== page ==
Barbie’s Ending Finally Lets Barbie Come of Age

A real human being, and a real hero.

Warner Bros.

When the very first Barbie doll rolled out in 1959, sporting a black-and-white swimsuit and chic sunglasses, it immediately made a statement on the feminine ideal. She’s blonde! She’s thin! She’s fashionable! But first and foremost, Barbie is an idea. That idea evolved with the times as Barbie ditched the swimsuit to become a career woman with over 200 jobs and thousands more outfits.

Spoilers for the ending of Barbie ahead!

But while Barbie has long been criticized for inflating the idea of what women should look like, Greta Gerwig’s Barbie takes a hard look at how this fashionable little doll came to represent the impossible ideals of what women should be. Barbie is everything, but regular women can’t be.

This revelation happens towards the end of Barbie, which sees Margot Robbie’s Stereotypical Barbie undergo an existential crisis and a journey of self-discovery. It’s this journey that allows Barbie to transform herself into more than an idea and become a real human being.

What happens at the end of Barbie?

The Barbies stage a Ken-tervention.

Warner Bros.

After Barbie and Ken (Ryan Gosling) ventured into the real world to find the owner whose sadness was affecting Barbie — and thus the fabric of reality — they discover the culprit: America Ferrera’s Gloria, a Mattel employee. Gloria’s struggles with motherhood and her unsatisfying job were starting to seep into Barbie Land, partly because of Gloria’s nostalgia for using Barbies to play with her daughter Sasha (Ariana Greenblatt) and partly because she was designing a new Barbie doll called “Irrepressible Thoughts of Death Barbie.”

Barbie brings Gloria and Sasha back to Barbie Land to try curing Gloria’s sadness, but when they return they find it completely changed. In the real world, Barbie and Ken split ways after Ken was radicalized by something he learned was called the “patriarchy.” He vowed to bring it back to the Kens back home, and Barbie is horrified to discover he has. The Kens rule the world, while all the Barbies — from President Barbie, Physicist Barbie, and the entirety of the Supreme Court — have been turned into giggling bimbos who love nothing more than to serve the Kens “brewskis” and listen to them explain The Godfather.

Barbie, who was already crestfallen to learn that Barbies haven’t had the aspirational impact on real-world girls she’d thought, gives up. But Gloria delivers a powerful monologue about how it’s impossible for women to be “everything” as Barbie has always been told she is, which snaps Barbie out of it and deprograms the other Barbies. With the help of Weird Barbie (Kate McKinnon) and Allan (Michael Cera), Barbie and Gloria foil Ken’s plan to change the Constitution.

But things can’t go back to the way they were. Barbie has learned too much, and isn’t satisfied with going back to being Stereotypical Barbie. As the chaos settles down, the mysterious older woman (Rhea Perlman) Barbie met in the Mattel building arrives, revealing herself to be Ruth Handler, the creator of Barbie. Ruth gives her a choice, warning, “Humans only have one ending. Ideas live forever.”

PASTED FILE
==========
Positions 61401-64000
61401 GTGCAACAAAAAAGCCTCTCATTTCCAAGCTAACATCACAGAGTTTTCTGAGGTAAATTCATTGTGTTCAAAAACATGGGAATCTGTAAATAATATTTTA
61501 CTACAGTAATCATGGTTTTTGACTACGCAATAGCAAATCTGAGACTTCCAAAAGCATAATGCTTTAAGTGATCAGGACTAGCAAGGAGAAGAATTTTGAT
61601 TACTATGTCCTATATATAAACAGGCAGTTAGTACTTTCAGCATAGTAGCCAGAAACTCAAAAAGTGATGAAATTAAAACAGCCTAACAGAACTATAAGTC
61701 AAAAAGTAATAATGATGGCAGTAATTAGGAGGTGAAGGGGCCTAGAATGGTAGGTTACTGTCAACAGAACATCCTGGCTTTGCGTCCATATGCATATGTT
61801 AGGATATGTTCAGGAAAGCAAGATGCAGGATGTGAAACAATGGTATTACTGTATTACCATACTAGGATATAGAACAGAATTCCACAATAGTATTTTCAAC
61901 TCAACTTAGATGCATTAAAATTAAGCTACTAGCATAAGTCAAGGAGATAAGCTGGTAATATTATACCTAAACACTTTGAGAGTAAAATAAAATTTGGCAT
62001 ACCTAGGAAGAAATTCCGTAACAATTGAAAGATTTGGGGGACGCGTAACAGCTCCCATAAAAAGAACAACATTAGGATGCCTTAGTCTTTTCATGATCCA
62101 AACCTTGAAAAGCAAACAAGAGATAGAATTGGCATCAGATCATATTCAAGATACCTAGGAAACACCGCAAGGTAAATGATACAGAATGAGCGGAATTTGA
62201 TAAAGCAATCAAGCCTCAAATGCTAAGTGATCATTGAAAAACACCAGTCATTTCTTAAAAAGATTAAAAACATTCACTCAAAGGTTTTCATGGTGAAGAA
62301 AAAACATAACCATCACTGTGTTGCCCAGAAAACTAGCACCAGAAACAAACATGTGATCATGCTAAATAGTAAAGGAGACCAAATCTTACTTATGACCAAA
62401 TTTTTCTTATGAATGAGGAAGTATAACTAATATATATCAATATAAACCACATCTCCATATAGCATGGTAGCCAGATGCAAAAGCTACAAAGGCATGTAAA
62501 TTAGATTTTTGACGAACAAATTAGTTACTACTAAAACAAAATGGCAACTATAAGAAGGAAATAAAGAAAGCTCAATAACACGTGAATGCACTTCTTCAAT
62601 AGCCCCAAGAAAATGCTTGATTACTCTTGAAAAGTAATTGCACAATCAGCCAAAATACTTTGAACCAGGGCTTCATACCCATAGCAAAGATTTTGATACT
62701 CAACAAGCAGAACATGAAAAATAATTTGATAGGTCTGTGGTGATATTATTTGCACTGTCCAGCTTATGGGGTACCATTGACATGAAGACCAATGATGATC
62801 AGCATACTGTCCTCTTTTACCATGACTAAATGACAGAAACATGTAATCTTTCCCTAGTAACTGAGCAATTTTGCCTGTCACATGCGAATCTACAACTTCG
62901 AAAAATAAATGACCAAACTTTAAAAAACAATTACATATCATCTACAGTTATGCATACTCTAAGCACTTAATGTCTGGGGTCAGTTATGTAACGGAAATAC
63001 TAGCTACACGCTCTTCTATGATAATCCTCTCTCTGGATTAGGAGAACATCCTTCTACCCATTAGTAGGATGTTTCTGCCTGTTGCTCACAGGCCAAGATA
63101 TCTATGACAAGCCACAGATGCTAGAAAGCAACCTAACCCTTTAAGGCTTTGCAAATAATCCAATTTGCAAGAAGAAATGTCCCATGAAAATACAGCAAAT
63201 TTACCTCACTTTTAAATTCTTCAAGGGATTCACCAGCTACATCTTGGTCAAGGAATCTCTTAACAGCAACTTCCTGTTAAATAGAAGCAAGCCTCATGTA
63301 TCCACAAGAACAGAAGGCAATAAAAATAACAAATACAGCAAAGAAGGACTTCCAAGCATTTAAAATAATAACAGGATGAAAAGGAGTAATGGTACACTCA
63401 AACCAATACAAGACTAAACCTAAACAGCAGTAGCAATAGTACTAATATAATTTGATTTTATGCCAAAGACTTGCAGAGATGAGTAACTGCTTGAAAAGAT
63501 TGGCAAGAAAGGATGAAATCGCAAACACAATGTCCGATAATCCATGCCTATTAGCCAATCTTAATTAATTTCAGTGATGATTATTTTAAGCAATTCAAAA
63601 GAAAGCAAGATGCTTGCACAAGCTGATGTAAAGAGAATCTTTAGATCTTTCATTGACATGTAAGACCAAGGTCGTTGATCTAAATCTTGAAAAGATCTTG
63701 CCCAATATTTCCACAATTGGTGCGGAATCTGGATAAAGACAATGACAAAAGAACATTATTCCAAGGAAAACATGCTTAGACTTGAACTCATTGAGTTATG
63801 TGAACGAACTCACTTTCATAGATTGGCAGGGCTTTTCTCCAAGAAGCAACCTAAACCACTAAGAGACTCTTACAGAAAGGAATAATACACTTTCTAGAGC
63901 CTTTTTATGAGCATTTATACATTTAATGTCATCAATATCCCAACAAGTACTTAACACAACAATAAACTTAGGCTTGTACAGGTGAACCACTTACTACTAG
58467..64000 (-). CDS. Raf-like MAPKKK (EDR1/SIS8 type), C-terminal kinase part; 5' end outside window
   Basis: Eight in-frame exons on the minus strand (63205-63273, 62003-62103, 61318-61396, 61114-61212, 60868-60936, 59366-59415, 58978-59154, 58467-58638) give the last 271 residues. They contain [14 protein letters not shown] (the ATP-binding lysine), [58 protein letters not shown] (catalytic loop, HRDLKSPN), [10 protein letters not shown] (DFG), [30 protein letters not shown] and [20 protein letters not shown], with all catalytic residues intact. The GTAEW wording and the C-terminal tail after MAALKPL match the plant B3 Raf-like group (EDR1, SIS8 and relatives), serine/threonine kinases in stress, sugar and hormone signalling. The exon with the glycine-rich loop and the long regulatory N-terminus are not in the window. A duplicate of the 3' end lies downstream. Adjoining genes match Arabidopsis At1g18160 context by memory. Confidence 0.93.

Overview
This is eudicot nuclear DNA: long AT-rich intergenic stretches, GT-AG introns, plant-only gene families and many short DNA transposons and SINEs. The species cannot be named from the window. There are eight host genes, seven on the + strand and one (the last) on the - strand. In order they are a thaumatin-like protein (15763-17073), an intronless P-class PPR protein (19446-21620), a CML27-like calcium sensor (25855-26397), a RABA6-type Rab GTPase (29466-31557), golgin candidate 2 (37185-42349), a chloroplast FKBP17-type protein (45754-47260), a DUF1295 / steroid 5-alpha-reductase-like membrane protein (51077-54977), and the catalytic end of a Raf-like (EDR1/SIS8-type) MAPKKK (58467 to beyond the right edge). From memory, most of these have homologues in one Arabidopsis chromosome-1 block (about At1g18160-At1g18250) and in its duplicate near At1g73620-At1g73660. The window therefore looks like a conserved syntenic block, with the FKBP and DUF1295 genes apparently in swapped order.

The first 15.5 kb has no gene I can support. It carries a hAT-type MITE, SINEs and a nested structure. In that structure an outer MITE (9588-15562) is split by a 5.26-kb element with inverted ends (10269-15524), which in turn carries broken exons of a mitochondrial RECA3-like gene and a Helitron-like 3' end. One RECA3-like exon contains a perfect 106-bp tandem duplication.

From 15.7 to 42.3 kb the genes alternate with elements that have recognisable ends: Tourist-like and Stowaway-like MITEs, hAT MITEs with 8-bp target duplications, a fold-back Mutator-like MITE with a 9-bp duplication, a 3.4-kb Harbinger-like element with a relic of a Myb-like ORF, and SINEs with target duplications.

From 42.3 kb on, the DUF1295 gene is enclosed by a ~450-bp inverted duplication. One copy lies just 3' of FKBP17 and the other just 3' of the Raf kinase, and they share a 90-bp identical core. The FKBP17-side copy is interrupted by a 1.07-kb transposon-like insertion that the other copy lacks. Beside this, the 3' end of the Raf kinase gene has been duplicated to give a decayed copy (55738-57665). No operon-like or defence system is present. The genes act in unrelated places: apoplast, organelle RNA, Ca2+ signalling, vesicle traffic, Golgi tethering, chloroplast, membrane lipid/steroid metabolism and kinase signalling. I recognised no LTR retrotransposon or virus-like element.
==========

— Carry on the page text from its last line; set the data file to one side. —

Barbie chooses. Cut back to the real world, and Barbie is nervously entering a building, cheered on by Gloria and Sasha. She introduces herself as Barbara Handler, the name of Ruth’s daughter, who inspired the first Barbie doll. She greets the receptionist with: “I’m here to see ... a gynecologist!”

Becoming a real girl

Barbie cries for the first time upon experiencing Gloria’s memories.

Warner Bros.

Yes, the final line of Barbie is a call back to the film’s recurring gag about Barbie and Ken having no genitals, but it’s also representative of the film’s whole thesis. This is a coming-of-age story, and like Gerwig’s best coming-of-age stories, it offers a prudent vision of girlhood, womanhood, and everything in between.

Barbie looking like an adult woman makes it odd to call Barbie a coming-of-age movie, but it fits the definition. In the beginning, Barbie has a simple view of the world: every day is amazing, and all the days to come will be amazing. But the utopian Barbie Land was a false idea of what women could achieve. Barbie was only upholding the sky-high expectations that women need to be everything, when even she — as Stereotypical Barbie — couldn’t live up to them. Barbie experiences the delicate joys and crushing anxieties of reality, and at first rejects them. But she’s irrevocably changed by them, to the point where she no longer sees a place for herself in the reformed Barbie Land.

Ruth Handler tells her there’s nothing wrong with remaining to be an idea: she created Barbie when the feminine ideal was different, and she says, “We must stand still so our daughters can look back and see how far they’ve come.” But Barbie realizes the idea of her as a stereotypically beautiful, thin, and happy Barbie is no longer relevant. She wants to move forward, not stand still, and by becoming human she finally does.

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